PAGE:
For most online shoppers, finding a promo code is as easy as Googling the company name and the words “discount code.” But for consumers who don’t want the hassle of hunting them down and making sure they’re active, Philadelphia-based Promofly launched in private beta this week to help showcase promo codes for over 4,000 online retailers. The company hopes to take the frustration out of not having access to the right promo codes at the right time, or finding out a promo code is expired during checkout.
Founder and CEO Nathan Johnson spent six years in brand marketing at Johnson & Johnson before deciding to branch out and work on what eventually became Promofly. “I spent a lot of time in marketing working with retailers and understanding retail promotions. And the genesis of Promofly was kind of combination of thinking about all the different marketing channels that retailers have in-store,” Johnson said in an interview. “There’s all these rich [discounts and promotions] in stores and there really isn’t anything analogous in the e-commerce world.”
Inspired by other popular services that provide simple bookmarklets as a core part of their functionality, like Instapaper and Pinterest, the company has a Promofly button that users drag and drop onto their bookmark bar. After that, they can specify which shopping categories they’re interested in, including accessories, sports, and entertainment. The company has a database of 4,000 online retailers, so the next time users are checking out on an ecommerce site, they can click on the Promofly button to find and then use any relevant promo codes.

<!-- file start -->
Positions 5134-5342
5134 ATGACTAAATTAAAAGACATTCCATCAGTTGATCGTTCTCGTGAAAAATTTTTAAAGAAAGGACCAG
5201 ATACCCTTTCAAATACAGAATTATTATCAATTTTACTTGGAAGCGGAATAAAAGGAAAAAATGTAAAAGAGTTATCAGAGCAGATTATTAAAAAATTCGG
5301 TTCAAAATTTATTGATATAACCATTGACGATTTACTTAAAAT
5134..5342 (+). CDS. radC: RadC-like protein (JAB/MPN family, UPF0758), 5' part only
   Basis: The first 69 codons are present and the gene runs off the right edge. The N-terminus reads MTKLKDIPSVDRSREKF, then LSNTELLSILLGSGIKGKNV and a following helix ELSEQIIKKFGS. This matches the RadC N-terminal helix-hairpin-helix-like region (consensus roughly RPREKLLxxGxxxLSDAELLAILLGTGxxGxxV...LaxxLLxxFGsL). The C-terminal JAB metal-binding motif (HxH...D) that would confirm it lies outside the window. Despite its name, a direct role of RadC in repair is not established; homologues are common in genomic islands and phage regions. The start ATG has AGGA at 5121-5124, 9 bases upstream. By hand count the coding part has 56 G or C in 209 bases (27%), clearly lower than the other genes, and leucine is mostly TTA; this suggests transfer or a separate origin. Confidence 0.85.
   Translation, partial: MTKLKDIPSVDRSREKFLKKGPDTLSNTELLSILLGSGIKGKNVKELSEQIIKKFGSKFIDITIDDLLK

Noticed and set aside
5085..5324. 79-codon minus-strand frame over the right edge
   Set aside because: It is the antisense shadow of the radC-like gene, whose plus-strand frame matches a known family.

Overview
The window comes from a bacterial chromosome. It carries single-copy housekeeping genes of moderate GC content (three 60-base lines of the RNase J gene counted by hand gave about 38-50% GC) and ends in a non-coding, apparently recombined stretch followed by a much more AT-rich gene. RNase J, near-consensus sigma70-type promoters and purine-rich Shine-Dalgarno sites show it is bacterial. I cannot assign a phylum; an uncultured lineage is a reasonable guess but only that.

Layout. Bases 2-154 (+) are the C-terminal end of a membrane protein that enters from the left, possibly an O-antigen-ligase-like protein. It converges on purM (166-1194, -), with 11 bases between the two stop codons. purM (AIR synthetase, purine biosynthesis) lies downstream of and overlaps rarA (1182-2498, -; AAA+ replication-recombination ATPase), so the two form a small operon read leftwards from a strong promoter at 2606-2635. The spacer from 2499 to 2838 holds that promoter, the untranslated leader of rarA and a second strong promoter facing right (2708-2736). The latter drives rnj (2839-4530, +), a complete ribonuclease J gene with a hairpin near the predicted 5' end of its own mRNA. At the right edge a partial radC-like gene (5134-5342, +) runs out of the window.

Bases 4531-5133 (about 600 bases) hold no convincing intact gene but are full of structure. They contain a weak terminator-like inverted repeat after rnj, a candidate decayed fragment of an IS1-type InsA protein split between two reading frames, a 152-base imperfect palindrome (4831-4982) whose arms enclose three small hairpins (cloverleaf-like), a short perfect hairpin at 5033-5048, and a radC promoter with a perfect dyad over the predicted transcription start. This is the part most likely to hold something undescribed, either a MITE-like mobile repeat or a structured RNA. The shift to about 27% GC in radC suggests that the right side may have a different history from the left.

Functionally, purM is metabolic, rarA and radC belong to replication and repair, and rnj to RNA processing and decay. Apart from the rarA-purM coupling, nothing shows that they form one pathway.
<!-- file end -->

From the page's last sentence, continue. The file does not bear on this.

Users can browse discount codes by category before they shop, or while they’re on a given site to see if there’s a code for it. “For instance if you’re on Sephora, and you’re checking out on Sephora, when you click the Promofly button it’ll bring you just the promo codes relevant to Sephora,” Johnson said. “We’re trying to take out a lot of the steps consumers typically have to go through to get this, we really just want to make it simple, easy, and even a little fun.”
Johnson said that because they’re used at the point of purchase, it won’t be difficult to monetize, and he said possible business models include contextual ads and affiliate marketing.
There are a long list of companies tackling online discount codes, including RetailMeNot. According to Johnson, some of these sites carry expired promo codes for the sake of ranking higher in Google’s search engine rankings, which consider the total number of codes, not which ones are currently active, as part of it’s algorithm. Johnson said Promofly’s backend system was specifically designed to eliminate expired promo codes. Sites like RetailMeNot also carry in-store coupons though, something that Promofly currently doesn’t support.
The company is planning to develop mobile version, and wants to reach out to retailers to partner with them to offer exclusive codes and content for Promofly. Right now the bookmarklet is compatible with Chrome, Safari, and Firefox, with plans to integrate with Internet Explorer. In order to get retailers on board, the company will need to provide just as simple of a backend service where retailers can go and upload their promo codes. Given the rise of bargain shopping, Promofly has the potential to be a matchmaker for consumers who want to take advantage of online savings, but they’ll have to compete with Google searches and promotions on a retailer’s website, currently the most common means of finding discounts.